KenGen is said to have hired the same firm for similar services and paid between Sh13.5 million and Sh24.4 million, according to documents filed in court.
This procurement saga forced GDC’s founding chief executive Silas Simiyu to resign in March 2015.
President Uhuru Kenyatta was sucked into the GDC debacle and mid this year appointed lawyer Gershom Otachi Bw’Omanwa as chairman and 2013 Narok governor candidate Johnson ole Nchoe as CEO.
Geothermal Picks Up Steam With Alberta Proposal to Retrofit Abandoned Oil Wells
It’s been an awfully rough year for Alberta, with the resource-rich province currently grappling with a 31.5 per cent drop in oil prices, 39 per cent increase in unemployment and a quadrupling in the number of abandoned oil and gas wells.
But for many advocates of geothermal energy, that particular trio of stats represents a massive window of opportunity for the province, especially when paired with the government’s recent decision to phase out coal-fired power and generate 30 per cent of its electricity via renewables by 2030.
“The market timing is better than it’s ever been, the economic forces are better than they’ve ever been and I think we’re poised for a true boom,” says Sean Collins, partner at Terrapin Geothermics.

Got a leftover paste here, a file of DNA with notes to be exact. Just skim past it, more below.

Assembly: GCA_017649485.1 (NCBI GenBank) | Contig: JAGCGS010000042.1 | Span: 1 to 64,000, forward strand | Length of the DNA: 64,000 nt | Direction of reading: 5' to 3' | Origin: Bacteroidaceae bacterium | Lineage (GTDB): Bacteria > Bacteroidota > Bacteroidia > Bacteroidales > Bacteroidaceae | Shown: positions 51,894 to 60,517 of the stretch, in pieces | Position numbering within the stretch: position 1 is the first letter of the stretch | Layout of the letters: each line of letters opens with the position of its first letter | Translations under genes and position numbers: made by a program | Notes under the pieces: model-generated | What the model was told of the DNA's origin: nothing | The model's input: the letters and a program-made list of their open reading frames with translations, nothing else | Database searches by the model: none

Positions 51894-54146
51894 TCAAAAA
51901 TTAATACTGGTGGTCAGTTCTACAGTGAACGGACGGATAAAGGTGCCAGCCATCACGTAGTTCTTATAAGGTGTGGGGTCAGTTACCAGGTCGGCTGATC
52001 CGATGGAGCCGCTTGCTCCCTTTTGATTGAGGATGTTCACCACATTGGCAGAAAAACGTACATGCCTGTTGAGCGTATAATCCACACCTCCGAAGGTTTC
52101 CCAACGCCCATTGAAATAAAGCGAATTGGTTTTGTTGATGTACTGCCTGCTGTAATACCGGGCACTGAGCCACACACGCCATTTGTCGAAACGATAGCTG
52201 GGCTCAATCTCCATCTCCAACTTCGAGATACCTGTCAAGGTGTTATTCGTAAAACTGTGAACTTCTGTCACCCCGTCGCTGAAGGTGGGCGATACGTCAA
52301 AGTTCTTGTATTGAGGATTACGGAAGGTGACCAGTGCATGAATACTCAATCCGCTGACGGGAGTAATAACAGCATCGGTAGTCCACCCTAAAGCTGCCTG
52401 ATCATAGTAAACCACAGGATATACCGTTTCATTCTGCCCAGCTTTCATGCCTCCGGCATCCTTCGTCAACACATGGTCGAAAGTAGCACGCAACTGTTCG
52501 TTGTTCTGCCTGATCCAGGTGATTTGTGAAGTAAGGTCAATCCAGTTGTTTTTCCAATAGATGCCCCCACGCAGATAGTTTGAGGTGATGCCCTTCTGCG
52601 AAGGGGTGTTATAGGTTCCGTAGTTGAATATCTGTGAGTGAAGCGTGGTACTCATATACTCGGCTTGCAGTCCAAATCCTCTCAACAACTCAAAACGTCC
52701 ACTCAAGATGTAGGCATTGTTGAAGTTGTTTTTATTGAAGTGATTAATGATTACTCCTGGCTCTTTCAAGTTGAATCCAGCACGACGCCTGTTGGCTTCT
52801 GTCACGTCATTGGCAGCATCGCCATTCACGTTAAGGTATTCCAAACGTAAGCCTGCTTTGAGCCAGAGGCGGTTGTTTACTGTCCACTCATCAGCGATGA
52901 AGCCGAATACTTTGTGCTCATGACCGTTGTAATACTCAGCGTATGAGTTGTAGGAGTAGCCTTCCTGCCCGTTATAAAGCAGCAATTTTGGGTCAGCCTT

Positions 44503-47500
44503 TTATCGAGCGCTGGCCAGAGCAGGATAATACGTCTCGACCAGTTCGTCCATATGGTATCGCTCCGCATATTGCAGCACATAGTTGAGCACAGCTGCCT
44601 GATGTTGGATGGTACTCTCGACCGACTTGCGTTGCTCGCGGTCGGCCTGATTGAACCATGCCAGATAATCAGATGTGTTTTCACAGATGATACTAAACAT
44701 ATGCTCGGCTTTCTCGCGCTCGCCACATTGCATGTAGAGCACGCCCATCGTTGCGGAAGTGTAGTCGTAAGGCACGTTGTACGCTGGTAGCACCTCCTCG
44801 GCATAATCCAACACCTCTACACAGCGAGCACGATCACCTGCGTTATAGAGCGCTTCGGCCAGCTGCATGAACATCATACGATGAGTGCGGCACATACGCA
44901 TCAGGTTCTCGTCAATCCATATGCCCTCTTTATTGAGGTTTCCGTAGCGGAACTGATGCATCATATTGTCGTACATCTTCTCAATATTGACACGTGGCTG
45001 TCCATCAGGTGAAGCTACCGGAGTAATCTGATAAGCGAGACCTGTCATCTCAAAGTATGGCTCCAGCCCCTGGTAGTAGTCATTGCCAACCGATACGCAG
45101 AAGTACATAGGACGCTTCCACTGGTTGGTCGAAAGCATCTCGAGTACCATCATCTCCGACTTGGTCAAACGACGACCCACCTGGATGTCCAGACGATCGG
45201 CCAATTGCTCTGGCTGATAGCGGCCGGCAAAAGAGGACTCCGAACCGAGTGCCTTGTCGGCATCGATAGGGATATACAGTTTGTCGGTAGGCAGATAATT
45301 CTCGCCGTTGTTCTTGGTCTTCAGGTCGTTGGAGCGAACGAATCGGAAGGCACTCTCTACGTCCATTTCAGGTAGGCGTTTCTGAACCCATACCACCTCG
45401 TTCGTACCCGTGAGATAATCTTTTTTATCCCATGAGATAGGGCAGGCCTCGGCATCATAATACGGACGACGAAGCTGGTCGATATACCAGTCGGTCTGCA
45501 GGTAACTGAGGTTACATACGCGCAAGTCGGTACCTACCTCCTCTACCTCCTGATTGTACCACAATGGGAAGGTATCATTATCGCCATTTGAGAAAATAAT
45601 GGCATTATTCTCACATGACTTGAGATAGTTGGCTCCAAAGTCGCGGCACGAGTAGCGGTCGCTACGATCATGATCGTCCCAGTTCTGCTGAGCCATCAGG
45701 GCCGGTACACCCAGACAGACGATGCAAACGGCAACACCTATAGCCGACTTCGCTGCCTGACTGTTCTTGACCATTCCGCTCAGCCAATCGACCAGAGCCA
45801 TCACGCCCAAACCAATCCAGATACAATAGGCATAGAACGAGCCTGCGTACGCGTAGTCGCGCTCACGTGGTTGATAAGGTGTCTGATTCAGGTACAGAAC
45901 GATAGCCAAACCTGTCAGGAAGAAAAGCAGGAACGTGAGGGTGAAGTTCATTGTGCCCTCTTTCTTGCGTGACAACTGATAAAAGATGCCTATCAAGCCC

Interest in the idea has been growing in recent months, receiving a major boost in early August with MLA Shaye Anderson’s formal proposal to convert an inactive well to capture direct heat for an 8,000 square foot greenhouse near Leduc.
Currently, the Alberta government is in the process of implementing its Climate Leadership Plan; a spokesperson from the province’s ministry of environment and parks says it will look at exploring the option more, emphasizing it’s a “complex issue that requires input and consultation from multiple agencies and stakeholders” in order to get it right.
Here are a few things that will have to happen for Alberta to take advantage of its massive geothermal potential (which, according to a 2013 study by the Canadian Geothermal Energy Association, could be as high as 8,800 megawatts of power given a five per cent recovery rate at a depth of 3.5 kilometres, far surpassing the combined capacity of Alberta’s coal-fired power plants).